Acceptable Use of Information Technology Resources
Click here to view a summary of the Acceptable Use Policy.
As part of its educational mission, the University of Florida acquires, develops, and maintains computers, computer systems and networks. These Information Technology (IT) resources are intended for university-related purposes, including direct and indirect support of the university’s instruction, research and service missions; university administrative functions; student and campus life activities; and the free exchange of ideas within the university community and among the university community and the wider local, national, and world communities.
This policy applies to all users of university IT resources, whether affiliated with the university or not, and to all uses of those resources, whether on campus or from remote locations. This policy may be modified as deemed appropriate by the University. Users are encouraged to periodically review the policy as posted on the university’s home page.
Users of university IT resources must comply with federal and state laws, university rules, regulations and policies, and the terms of applicable contracts including software licenses while using university IT resources. Examples of applicable laws, rules and policies include but are not limited to the laws of libel, privacy, copyright, trademark, obscenity and child pornography; the Florida Computer Crimes Act, the Electronic Communications Privacy Act and the Computer Fraud and Abuse Act, which prohibit “hacking,” “cracking” and similar activities; the university’s Student Code of Conduct; the university’s Sexual Harassment Policy; the University’s Policy on the Use of the University Name and Logos, the University’s Web Page policy, and the University’s E-mail Policy. Users who engage in electronic communications with persons in other states or countries or on other systems or networks may also be subject to the laws of those jurisdictions and the rules and policies of those other systems and networks. Users with questions as to how the various laws, rules and regulations may apply to a particular use of university computing resources should contact the Office of the General Counsel for more information.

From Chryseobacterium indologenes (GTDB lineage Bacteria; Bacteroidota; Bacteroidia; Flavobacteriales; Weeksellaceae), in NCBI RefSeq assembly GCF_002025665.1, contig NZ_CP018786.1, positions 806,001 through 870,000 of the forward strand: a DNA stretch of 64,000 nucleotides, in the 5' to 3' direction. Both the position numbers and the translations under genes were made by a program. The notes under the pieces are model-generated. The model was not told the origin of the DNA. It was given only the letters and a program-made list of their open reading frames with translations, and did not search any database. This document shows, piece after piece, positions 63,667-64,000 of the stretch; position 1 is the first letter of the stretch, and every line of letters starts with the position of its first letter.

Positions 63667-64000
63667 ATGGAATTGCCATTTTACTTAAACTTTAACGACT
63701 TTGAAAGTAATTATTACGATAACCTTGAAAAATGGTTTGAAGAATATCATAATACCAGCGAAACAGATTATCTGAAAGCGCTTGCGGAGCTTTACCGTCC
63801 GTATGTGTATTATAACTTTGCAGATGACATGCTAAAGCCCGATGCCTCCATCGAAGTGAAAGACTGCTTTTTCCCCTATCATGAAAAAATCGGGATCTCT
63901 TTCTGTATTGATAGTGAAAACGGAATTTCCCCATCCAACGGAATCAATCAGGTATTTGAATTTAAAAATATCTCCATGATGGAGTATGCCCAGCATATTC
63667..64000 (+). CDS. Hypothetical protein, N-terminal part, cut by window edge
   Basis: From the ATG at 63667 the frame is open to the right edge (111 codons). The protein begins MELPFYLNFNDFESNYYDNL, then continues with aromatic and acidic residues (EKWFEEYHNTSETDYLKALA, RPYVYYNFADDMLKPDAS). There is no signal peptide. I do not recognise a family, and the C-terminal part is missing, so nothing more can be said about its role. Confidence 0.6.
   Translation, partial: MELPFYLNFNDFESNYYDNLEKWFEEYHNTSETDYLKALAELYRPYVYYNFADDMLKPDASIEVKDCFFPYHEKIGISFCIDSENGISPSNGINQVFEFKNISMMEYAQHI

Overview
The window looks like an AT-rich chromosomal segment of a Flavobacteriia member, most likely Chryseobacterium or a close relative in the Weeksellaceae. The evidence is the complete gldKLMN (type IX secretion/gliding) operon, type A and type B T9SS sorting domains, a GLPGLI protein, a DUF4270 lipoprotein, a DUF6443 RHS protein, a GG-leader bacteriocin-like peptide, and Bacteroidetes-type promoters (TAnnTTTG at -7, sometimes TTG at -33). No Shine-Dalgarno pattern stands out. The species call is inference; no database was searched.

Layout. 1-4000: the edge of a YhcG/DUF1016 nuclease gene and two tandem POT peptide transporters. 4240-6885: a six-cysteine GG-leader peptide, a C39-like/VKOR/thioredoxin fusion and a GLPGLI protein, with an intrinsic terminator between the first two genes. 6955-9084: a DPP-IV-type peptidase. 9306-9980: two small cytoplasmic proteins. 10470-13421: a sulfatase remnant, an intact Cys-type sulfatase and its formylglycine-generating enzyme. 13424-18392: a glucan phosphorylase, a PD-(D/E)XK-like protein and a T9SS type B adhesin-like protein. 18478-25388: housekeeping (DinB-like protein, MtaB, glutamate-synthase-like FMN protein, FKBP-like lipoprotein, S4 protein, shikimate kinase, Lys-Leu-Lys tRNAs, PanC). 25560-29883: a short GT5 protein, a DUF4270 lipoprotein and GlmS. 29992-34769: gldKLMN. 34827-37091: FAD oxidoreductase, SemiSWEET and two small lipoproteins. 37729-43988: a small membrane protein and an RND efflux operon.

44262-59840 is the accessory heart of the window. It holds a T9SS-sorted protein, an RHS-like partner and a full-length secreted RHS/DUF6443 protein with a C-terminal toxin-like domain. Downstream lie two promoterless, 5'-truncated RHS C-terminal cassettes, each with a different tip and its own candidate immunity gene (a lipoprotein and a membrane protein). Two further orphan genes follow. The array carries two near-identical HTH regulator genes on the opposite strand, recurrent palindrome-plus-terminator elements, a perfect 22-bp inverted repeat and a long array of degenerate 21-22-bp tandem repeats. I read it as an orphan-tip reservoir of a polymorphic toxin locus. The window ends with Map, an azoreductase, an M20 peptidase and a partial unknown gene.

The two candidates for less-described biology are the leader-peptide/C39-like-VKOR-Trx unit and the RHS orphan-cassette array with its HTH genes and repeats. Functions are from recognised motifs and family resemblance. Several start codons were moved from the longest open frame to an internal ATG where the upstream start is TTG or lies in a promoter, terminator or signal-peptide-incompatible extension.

Users are responsible for ascertaining what authorizations are necessary and for obtaining them before using university IT resources. Users are responsible for any activity originating from their accounts which they can reasonably be expected to control. Accounts and passwords may not, under any circumstances, be used by persons other than those to whom they have been assigned by the account administrator. In cases when unauthorized use of accounts or resources is detected or suspected, the account owner should change the password and report the incident to the appropriate account administrator, Unit Information Security Manager, and/or Dean, Director, or Department Chair.